Talking about cutting carbon emissions sure puts out a lot of carbon.
That’s the irony of drawing in 40,000 people, including heads of state, negotiators, activists and journalists, to Paris to hash out what’s hoped will be a ground-breaking international agreement to put a brake on global warming.
The last such conference, the so-called COP20 in Lima, Peru, in2014, had a “carbon footprint” of an estimated 50,000 metric tons of carbon dioxide, the biggest carbon footprint of any U.N. climate meeting measured to date. That’s more than eight times as much carbon as the 2009 Copenhagen talks and twice that of the 2010 conference in Cancun, Mexico, according to the U.N.
Organizers of the Paris conference, which runs until Dec. 11, say they’ll limit COP21’s carbon footprint to 21,000 tons of CO2 — but their calculation doesn’t take into account transport — and with participants coming from around the world, this is the single biggest contributor to the conference’s carbon emissions.
The Paris conference will also be many times larger than Lima was, with 40,000 attendees forecast vs 11,000 in Lima.
However large Paris’ carbon footprint is, it will presumably be dwarfed by the reduction in carbon emissions that the leaders hope to sign. But the sight of massive convoys of black SUVs ferrying leaders to give speeches about how much they care about stopping global warming will be a symbol Paris’ organizers could live without.
To counter this and ensure that COP21 is “carbon neutral,” organizers are taking a variety of measures to offset the conference’s emissions.
Among these is the construction of a 2,000-seat assembly hall made from wood from sustainably managed forests. After the conference the assembly hall can be dismantled and reused. Catering has been outsourced to two companies that guarantee to abide by sustainability guidelines, offering locally sourced, organic and non-genetically modified fruits and vegetables.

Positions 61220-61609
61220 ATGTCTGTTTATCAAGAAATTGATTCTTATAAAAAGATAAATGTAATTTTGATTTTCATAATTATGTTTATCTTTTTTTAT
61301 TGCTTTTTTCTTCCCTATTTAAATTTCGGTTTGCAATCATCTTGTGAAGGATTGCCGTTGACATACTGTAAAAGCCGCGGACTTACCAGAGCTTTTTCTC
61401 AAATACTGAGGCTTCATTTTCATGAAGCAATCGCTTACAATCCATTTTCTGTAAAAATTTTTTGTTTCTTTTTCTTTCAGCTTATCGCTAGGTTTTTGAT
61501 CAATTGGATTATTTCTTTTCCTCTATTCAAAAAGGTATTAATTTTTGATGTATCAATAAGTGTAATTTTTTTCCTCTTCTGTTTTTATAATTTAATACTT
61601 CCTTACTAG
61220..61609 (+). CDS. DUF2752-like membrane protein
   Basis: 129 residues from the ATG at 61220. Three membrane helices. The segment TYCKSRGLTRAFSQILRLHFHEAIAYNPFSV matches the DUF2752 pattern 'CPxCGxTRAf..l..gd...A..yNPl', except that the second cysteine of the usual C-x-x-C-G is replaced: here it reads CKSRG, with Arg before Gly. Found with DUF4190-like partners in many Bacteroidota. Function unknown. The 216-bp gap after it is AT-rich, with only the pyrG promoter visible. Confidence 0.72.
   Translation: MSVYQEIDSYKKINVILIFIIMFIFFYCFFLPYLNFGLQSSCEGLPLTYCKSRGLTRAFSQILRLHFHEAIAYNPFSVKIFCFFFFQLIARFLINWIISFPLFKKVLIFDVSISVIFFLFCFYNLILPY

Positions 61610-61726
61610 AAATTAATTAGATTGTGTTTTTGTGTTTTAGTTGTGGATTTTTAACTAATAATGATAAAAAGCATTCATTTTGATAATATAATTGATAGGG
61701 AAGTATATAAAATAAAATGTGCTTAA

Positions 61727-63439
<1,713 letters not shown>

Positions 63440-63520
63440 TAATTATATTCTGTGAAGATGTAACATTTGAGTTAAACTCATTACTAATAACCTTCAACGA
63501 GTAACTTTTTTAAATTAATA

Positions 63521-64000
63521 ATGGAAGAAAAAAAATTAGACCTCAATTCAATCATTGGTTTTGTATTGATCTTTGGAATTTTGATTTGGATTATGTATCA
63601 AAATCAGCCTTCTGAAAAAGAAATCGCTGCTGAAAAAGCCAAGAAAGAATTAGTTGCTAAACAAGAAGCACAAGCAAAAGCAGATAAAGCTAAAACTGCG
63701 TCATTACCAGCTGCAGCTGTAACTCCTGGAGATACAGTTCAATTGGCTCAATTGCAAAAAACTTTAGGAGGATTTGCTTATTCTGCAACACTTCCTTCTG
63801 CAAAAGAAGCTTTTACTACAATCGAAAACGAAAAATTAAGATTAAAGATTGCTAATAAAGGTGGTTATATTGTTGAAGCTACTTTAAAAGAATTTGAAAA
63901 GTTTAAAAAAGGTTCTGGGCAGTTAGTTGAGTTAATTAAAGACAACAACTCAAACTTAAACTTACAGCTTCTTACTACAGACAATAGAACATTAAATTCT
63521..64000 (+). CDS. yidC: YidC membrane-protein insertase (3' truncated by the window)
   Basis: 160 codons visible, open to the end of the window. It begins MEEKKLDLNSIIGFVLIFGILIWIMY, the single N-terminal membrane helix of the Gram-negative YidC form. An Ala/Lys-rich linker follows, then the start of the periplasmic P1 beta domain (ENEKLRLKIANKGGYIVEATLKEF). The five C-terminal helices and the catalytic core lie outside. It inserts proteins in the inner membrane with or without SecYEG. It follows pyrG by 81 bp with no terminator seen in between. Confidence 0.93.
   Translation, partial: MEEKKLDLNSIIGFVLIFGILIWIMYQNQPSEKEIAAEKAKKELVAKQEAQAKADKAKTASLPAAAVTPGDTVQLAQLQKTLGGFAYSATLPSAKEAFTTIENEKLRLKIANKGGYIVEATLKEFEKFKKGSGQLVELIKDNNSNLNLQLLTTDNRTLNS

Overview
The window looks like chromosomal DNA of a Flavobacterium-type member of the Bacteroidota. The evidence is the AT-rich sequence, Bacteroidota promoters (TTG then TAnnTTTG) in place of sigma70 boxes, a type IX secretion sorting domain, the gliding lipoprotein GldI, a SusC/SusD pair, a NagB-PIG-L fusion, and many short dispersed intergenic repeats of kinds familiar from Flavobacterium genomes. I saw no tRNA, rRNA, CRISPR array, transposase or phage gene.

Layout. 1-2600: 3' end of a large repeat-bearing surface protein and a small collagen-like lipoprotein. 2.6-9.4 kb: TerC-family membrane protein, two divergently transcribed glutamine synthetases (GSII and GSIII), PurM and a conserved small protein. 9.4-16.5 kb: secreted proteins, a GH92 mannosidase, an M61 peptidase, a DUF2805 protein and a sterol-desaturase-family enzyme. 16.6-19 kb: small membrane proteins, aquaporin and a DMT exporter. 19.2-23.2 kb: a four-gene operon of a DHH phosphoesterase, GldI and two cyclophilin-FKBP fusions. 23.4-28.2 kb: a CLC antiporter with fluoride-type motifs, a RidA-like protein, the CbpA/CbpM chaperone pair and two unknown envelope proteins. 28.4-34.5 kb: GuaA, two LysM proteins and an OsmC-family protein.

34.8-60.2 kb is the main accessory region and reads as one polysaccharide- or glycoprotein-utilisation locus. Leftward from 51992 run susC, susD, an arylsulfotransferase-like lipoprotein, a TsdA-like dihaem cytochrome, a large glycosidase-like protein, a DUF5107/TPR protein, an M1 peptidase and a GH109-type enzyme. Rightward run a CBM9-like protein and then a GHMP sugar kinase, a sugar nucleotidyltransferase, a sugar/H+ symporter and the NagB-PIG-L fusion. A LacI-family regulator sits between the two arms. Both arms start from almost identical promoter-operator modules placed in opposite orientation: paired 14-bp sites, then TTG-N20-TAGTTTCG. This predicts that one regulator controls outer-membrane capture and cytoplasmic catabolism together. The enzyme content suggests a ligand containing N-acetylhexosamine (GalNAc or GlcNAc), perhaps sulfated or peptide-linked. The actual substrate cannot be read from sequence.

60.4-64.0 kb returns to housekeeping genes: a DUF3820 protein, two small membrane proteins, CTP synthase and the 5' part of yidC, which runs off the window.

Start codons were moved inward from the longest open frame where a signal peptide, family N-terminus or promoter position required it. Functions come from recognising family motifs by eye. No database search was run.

In addition, hotelier AccorHotels says it will plant trees to offset the emissions represented by every hotel night in the Paris region during the two-week conference, not only for its own hotels but also competitors.
Many of the flights to Paris scheduled during the conference would have happened anyway, so it’s hard to separate out how much of those air transport emissions are because of the conference.
Kornelis Blok of Ecofys, a consultancy in renewable energy and carbon efficiency, estimates that emissions related to air transport could reach 40,000 additional tons of CO2. That’s based on estimates that each participant travels an average of 10,000 kilometers round-trip. To put that number in perspective, the total emissions of CO2 for The Netherlands are about 200 megatons per year, Blok said.
At Lima an attempt was made to encourage conference attendees to come by bicycle. At the insistence of Peru’s environment minister a bicycle parking lot was built on site, but only about 40 people used it daily. The COP21 site, at an airfield about 8 miles from central Paris, can be reached by bicycle in under an hour — about the same time it takes to get to the same site by car or public transport during the biennial Paris Air Show.
A bike rack with places for 50 bicycles is set up a short walk from the COP21 main gate. On day 2 of the conference, just three bikes were locked there.
Samuel Petrequin in Paris contributed to this report.
This article was written by Greg Keller from The Associated Press and was legally licensed through the NewsCred publisher network.